9. Pre-heat the oven well in advance of the bake at 240°C. However, if using a peel and stone, pre-heat the oven at 255°C to allow for the loss of heat when loading the loaves.
  10. Score the loaves and transfer them to the oven.
  11. Straight after loading the loaves, steam the oven and, if using a peel and stone, reduce the oven temperature to 240°C.
  12. After 20 minutes, lower the heat to 225°C and remove your steaming device.
  13. Bake the loaves for about another 30 (batards)-35 (boules) minutes, until fully baked and crusty.
  14. Take the loaves out of the oven and leave them to cool thoroughly (six hours or longer) before tasting.

 

This recipe includes a few innovations compared to my earlier versions of the bread, mainly the high 80% hydration level, the long bake, and above all the long proofing time at room temperature after fridge retardation. The extended final proofing was forced on me because we had to do some shopping in the morning, but the dough had hardly moved in the fridge and I was curious to see what happened. In the end, I left the loaves out for 4 hours 15 minutes and they don't seem to have suffered. I was worried that the sourdough acid aftertaste would be too prominent, but the flavour turned out balanced and wheaty.

It's certainly a denser bread than most, but there's enough expansion to keep the denseness at a pleasant level. And to my taste it's not remotely like the caricature of a whole-wheat brick. I hope you're interested to give it a try.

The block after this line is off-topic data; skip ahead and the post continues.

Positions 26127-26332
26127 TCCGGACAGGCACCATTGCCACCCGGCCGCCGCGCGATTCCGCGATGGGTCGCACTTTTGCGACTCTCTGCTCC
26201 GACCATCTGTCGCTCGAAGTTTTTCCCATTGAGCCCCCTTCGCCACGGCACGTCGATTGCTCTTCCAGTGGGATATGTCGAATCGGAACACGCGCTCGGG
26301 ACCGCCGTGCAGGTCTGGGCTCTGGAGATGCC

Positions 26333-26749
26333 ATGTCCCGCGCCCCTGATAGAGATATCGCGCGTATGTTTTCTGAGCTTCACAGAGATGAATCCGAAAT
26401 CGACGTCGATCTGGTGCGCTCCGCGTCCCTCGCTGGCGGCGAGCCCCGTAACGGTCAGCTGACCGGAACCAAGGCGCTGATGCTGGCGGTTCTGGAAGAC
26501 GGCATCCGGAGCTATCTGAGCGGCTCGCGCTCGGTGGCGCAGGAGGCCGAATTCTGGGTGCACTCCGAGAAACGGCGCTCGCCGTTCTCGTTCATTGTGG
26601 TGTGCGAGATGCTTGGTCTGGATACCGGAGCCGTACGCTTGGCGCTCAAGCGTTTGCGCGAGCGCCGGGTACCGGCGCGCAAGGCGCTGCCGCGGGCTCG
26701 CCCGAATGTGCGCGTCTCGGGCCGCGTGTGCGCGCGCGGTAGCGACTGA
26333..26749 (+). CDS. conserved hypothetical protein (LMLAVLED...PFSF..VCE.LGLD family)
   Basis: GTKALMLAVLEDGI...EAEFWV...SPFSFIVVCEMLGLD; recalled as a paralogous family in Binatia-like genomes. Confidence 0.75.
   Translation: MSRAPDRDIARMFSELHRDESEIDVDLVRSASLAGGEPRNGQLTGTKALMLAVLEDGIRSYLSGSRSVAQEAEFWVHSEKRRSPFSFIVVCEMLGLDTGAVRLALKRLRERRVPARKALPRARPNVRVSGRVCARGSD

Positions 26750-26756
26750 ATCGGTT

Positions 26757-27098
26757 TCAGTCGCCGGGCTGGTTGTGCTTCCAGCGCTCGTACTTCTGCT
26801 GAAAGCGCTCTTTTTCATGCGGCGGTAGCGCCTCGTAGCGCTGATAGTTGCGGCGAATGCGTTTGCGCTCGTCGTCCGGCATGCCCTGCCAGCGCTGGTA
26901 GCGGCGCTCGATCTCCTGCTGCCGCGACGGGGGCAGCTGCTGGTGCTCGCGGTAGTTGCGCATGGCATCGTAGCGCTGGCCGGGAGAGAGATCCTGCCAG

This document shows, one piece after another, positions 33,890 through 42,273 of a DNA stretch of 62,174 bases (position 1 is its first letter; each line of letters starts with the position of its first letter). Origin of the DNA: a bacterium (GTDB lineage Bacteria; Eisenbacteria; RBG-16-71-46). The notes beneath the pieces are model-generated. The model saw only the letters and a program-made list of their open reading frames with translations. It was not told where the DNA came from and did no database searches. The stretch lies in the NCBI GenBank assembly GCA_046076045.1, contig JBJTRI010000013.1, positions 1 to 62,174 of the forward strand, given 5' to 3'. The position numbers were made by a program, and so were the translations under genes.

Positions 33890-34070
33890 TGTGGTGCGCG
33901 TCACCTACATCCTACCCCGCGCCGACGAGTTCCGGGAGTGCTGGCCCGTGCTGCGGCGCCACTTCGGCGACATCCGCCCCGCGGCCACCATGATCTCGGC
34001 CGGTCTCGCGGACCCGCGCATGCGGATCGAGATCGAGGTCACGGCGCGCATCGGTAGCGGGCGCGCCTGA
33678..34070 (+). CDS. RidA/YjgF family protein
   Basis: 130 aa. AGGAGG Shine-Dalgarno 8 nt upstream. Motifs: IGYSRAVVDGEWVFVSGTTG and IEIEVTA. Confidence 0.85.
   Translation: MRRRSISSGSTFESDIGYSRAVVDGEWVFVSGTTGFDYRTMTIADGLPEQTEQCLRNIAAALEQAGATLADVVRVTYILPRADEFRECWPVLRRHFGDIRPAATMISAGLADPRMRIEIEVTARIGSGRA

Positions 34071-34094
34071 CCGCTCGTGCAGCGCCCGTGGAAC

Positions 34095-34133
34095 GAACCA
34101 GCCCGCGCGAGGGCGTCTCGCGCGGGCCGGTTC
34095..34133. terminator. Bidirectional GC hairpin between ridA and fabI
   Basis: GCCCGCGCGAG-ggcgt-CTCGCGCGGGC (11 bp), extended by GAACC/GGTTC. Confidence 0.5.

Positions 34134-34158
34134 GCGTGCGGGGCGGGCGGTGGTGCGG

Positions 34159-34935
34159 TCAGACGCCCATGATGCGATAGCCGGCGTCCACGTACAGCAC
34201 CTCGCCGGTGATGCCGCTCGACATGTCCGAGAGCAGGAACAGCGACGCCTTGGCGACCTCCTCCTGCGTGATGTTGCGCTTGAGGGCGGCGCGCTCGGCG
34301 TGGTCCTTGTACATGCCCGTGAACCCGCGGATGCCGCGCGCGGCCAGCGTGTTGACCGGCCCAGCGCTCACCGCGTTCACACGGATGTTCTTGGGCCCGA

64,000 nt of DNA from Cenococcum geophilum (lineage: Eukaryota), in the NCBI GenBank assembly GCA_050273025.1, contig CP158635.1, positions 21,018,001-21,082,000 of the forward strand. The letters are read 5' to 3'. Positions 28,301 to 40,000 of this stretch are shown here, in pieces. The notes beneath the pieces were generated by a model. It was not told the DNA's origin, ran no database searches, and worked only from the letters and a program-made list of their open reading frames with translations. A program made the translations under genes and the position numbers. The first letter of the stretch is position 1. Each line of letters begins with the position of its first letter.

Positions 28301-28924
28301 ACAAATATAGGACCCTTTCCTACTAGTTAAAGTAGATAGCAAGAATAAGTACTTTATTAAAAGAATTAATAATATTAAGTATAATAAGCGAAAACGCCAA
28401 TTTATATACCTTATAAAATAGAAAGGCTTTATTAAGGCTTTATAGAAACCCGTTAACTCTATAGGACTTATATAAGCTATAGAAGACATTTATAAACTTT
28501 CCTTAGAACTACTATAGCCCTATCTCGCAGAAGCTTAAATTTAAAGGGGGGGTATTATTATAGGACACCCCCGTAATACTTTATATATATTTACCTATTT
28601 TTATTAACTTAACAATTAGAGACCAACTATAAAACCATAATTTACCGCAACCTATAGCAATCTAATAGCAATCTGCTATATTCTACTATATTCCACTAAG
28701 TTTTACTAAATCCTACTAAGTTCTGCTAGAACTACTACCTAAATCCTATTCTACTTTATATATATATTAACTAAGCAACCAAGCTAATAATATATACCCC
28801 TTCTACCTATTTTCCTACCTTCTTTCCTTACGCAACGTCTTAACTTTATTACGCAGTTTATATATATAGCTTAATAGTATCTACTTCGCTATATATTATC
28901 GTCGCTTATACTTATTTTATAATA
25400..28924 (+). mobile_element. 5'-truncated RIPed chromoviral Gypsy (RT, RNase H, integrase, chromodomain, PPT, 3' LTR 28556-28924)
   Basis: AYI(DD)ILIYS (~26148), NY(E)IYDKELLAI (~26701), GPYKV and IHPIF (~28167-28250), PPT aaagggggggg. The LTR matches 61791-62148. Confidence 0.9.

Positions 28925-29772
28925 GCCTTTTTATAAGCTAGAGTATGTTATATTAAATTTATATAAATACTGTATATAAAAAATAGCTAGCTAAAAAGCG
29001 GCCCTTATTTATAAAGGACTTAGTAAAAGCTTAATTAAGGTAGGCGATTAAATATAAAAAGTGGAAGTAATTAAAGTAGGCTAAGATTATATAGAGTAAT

Comments

Darwin's picture
Darwin

Boldly baked and nice looking crumb and it reads as very complex and tasty. ;)

zoyerteyg's picture
zoyerteyg

But I was using a thermometer, and even after the 55 minutes the internal temperature had only got to 94 degrees Celsius, which is still lower than I normally see in loaves baked 10 or 15 minutes less. I put it down to the weight and wetness of the dough. Even so, the crumb is moist and the crust doesn't at all taste burnt.

dabrownman's picture
dabrownman

Healthy, hearty and nutritious too,  Love the bold bale but the crumb is fantastic too.  Well Done!  So is the malt white diastatic or red non-diasttic kind?

Happy baking

zoyerteyg's picture
zoyerteyg

The original recipe didn't specify the kind of malt. I've tried to work out which to use from reading discussions on The Fresh Loaf and elsewhere, but the context always seems American and hard to apply to flours and other ingredients that can be sourced in Australia. In any case, the best places to find dried malt here are home brewing suppliers, and the ones I've been seem to only offer non-diastatic malt, which is therefore what I use. You can buy either light or dark malt powder—this bake used light, but dark has worked fine in the past. I'd be interested in any advice on this subject.

Anyway, thanks very much for your comment. It's different from most of the other breads I do, and enjoyable as a result..